Wider das demokratische Tabu

Von religiösen Autoritäten in den Golfstaaten und in Saudi-Arabien werde ich häufig zur Teilnahme an Tagungen eingeladen, deren Ziel es ist, die Menschen zu drängen, dem islamischen Glauben und Gesetz zu folgen, die dabei jedoch jeder mit der Politik oder politischen Rechten verbundenen Debatte ausweichen. Politische Rechte – so behaupten meine Gastgeber, würden durch die herrschenden Regime selbst gewährleistet, und diese folgten den Lehren des Korans.

Kürzlich jedoch erhielt ich eine Einladung des Faisal-Zentrums für Islamforschung, das tatsächlich wollte, dass ich über Demokratie – oder „gute Regierungsführung“, wie die Teilnehmer es nannten – sprechen möge. Bis vor kurzem war dieses Thema in Saudi-Arabien, wo das Regime keinerlei Raum für eine politische Debatte zulässt und den Menschen befiehlt, zuzuhören, zu gehorchen und die Regierungsangelegenheiten ihren Herrschern zu überlassen, tabu.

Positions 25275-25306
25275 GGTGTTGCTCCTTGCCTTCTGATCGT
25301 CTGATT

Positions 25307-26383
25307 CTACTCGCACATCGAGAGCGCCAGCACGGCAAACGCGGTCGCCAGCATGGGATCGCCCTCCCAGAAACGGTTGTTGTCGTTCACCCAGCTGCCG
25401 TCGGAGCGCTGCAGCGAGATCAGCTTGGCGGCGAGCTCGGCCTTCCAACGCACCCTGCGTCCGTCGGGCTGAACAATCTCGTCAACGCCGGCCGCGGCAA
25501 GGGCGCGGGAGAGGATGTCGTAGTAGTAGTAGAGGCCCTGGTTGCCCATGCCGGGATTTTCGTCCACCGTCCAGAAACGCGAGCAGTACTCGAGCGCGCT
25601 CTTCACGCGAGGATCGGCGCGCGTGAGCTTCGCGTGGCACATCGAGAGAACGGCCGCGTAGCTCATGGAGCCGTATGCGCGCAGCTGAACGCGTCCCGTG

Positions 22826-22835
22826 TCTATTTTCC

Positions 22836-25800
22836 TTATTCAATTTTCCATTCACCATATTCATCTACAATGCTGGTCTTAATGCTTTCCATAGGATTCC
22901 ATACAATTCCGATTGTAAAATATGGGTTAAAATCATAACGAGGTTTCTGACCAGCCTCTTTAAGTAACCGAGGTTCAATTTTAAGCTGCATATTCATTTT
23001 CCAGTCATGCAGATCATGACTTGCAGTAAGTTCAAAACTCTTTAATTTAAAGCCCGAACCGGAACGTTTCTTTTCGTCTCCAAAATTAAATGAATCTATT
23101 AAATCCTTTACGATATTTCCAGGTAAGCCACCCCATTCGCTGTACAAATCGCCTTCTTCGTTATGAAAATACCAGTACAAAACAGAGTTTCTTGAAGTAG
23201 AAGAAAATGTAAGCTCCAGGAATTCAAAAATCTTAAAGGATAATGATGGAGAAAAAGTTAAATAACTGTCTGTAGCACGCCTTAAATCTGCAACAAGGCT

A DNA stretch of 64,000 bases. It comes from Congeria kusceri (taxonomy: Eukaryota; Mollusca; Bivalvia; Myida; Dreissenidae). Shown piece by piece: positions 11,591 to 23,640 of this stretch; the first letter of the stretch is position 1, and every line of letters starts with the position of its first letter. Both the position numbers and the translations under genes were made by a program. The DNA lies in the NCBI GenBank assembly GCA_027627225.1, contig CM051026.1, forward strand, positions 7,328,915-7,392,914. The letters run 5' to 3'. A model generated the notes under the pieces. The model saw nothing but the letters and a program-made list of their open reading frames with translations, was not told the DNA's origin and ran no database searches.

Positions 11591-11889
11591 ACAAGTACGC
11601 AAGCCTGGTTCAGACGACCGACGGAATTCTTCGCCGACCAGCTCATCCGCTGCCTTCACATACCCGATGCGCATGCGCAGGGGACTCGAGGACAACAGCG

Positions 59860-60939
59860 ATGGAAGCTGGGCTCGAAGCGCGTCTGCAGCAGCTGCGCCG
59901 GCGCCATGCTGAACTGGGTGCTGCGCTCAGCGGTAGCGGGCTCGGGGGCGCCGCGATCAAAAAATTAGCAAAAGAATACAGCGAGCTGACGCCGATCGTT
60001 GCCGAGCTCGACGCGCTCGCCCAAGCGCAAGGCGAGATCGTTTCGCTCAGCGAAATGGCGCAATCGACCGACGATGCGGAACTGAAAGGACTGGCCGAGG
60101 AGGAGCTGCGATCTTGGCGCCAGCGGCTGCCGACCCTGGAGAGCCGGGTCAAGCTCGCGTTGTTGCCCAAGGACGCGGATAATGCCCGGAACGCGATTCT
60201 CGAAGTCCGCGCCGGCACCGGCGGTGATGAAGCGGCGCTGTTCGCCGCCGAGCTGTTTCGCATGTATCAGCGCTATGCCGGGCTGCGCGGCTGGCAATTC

Die Organisatoren der Konferenz verfolgten ganz offensichtlich das Ziel, den religiösen und politischen Diskurs neu zu beleben, um Übereinstimmungen zwischen islamischem Glauben und Demokratie zu finden. Ich argumentierte, dass das islamische Rechtswesen – wie von vielen islamischen Gelehrten anerkannt – mit demokratischen Werten vereinbar sei. Jedes Land, das sich für die Demokratie entschieden habe, sei dem islamischen Ziel von Gleichheit und sozialer Gerechtigkeit näher gekommen.

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